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ASEAN urged to overhaul response to Rohingya crisis

10-member bloc accused of doing 'almost nothing for years' to help asylum seekers

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ASEAN urged to overhaul response to Rohingya crisis

A boat carryingg Rohingya people from Myanmar arrives on the shorelines of Lancok village in Indonesia's North Aceh Regency on June 25. Nearly 100 Rohingya including 30 children were rescued from the rickety wooden boat. (Photo: AFP)

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The leaders of the Association of Southeast Asian Nations (ASEAN) have been urged to urgently adopt concrete plans for addressing the crisis facing ethnic Rohingya in Myanmar.

The calls come as the leaders of the 10 countries convene virtually for the 36th ASEAN Summit on June 26.

Human Rights Watch (HRW) said Vietnam, as this year’s ASEAN chair, should lead efforts to improve regional cooperation and planning with concerned governments and United Nations agencies to uphold the rights of Rohingya.

“ASEAN leaders, having done almost nothing for years, should dramatically rethink their approach to the Rohingya crisis,” HRW’s Asia director Brad Adams said on June 26.

“A coordinated regional response is desperately needed to protect Rohingya in Myanmar, in refugee camps abroad and at sea, while pressing Myanmar to take the steps necessary for them to return home safely.”

The rights group said that from January to March numerous boats, each with hundreds of Rohingya asylum seekers, left overcrowded refugee camps in Cox’s Bazar in Bangladesh for Malaysia. Malaysian authorities have been pushing the boats back to sea, leaving hundreds of refugees in life-threatening conditions without access to adequate food and water for months.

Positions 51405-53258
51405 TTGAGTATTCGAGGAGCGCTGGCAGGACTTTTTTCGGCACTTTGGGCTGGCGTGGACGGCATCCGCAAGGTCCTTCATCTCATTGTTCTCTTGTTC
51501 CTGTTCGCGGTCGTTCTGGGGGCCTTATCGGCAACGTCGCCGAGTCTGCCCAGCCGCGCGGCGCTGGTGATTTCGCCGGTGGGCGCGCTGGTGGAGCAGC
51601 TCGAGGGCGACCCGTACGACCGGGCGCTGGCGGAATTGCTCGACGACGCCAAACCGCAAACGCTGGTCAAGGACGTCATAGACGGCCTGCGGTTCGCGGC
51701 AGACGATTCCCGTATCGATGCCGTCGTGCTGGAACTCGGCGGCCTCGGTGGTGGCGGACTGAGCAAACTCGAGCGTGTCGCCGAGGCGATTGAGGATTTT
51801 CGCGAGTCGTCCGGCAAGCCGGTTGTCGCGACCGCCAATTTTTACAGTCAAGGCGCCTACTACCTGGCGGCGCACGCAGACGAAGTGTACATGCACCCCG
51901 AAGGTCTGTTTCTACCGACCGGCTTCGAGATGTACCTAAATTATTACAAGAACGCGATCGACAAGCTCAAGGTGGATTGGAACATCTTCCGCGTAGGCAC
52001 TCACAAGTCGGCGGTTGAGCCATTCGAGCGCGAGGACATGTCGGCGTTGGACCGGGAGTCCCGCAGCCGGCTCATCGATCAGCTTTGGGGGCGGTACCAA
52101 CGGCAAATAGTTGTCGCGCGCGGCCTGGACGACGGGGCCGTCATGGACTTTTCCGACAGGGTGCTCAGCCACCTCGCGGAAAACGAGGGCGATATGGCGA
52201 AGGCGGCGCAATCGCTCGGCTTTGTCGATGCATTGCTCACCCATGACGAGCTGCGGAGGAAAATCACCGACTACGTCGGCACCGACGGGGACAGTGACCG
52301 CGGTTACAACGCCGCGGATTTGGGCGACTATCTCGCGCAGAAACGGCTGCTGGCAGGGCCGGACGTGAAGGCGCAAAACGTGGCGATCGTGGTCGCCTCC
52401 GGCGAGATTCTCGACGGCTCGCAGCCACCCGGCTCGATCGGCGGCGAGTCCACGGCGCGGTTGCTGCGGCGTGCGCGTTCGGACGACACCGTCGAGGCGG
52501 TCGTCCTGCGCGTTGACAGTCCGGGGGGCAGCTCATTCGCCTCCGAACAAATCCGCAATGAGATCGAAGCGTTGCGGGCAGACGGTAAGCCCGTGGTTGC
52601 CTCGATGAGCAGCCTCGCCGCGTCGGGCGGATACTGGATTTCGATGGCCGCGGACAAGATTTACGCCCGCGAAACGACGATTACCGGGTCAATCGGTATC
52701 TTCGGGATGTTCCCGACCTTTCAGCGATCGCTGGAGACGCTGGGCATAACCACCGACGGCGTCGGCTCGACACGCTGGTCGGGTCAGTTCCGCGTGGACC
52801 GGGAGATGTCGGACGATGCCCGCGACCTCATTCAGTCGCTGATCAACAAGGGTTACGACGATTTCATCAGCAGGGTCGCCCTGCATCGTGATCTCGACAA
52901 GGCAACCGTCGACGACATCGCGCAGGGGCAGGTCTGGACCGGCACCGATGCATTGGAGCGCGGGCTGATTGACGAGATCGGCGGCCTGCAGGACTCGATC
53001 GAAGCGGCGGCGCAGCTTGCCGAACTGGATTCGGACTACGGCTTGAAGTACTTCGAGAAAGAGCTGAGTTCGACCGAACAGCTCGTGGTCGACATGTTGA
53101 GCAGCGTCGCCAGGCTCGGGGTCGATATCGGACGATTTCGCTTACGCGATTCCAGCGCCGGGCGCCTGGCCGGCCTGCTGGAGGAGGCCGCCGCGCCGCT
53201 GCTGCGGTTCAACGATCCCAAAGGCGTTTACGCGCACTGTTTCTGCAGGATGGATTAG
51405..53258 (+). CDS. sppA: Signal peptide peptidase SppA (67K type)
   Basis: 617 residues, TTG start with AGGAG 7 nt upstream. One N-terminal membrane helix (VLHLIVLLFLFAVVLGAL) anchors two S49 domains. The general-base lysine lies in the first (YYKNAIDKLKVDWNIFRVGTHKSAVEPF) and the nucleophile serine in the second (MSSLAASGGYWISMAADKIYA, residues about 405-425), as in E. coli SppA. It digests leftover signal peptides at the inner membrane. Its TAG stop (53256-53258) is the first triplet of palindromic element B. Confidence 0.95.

Malaysian authorities recently detained 269 Rohingya asylum seekers whose boat arrived damaged off the coast of Langkawi.

On June 25, off the coast of Indonesia’s Aceh province, fishermen and officials rescued a stranded boat of 94 Rohingya asylum seekers including as many as 30 children.

At least one boat with hundreds of Rohingya remains at sea after being pushed back multiple times by the Malaysian coast guard.

Malaysia reported that since May 1 it had blocked the arrival of 22 boats, claiming to have increased border control in response to the Covid-19 pandemic.

The rights group said that given the hazards of maritime flight, Rohingya have increasingly fled Myanmar overland at the Thai border. Thai authorities arrested at least 35 Rohingya asylum seekers near the border in May and indicated they would forcibly return them once Covid-19 eases without assessing their protection claims.

HRW said Malaysia, Thailand and Indonesia should end their policies of maritime pushbacks and instead undertake coordinated efforts to respond to boats in distress, enact search and rescue operations, bring boats ashore to the nearest safe port, and provide humanitarian aid.

ASEAN has discussed the crisis in various forums since August 2017 but has largely ignored Myanmar government threats to the 600,000 Rohingya remaining in Rakhine state. It has also failed to support efforts to investigate the military’s crimes and pursue accountability.

The bloc has prioritized a hasty repatriation of Rohinga over ending abuses and providing justice for the Rohingya, as it did during a meeting of ASEAN foreign ministers on June 24.

HRW said ASEAN’s repatriation policy should entail pressing Myanmar to meet all conditions necessary for voluntary, safe, dignified and sustainable returns, including granting the Rohingya freedom of movement and citizenship.

HRW has called on ASEAN to collectively press Myanmar “to end rights violations in Rakhine state, grant unfettered access to aid organizations and independent monitors, and address the underlying causes of the crisis.”

ASEAN has avoided criticizing Myanmar for the way it has treated the Rohingya. The United Nations has termed the military’s crackdown on this minority group of Muslims a form of genocide but ASEAN has opted to focus instead on providing humanitarian assistance.

More than 700,000 Rohingya fled to Bangladesh in the wake of the crackdown that began in August 2017 following attacks on security personnel by Rohingya militants. Many are still struggling to survive in overcrowded refugee camps lacking basic amenities.

Myanmar’s State Counselor Aung San Suu Kyi will join the June 26 ASEAN summit virtually from Naypyitaw, the country’s remote capital city.

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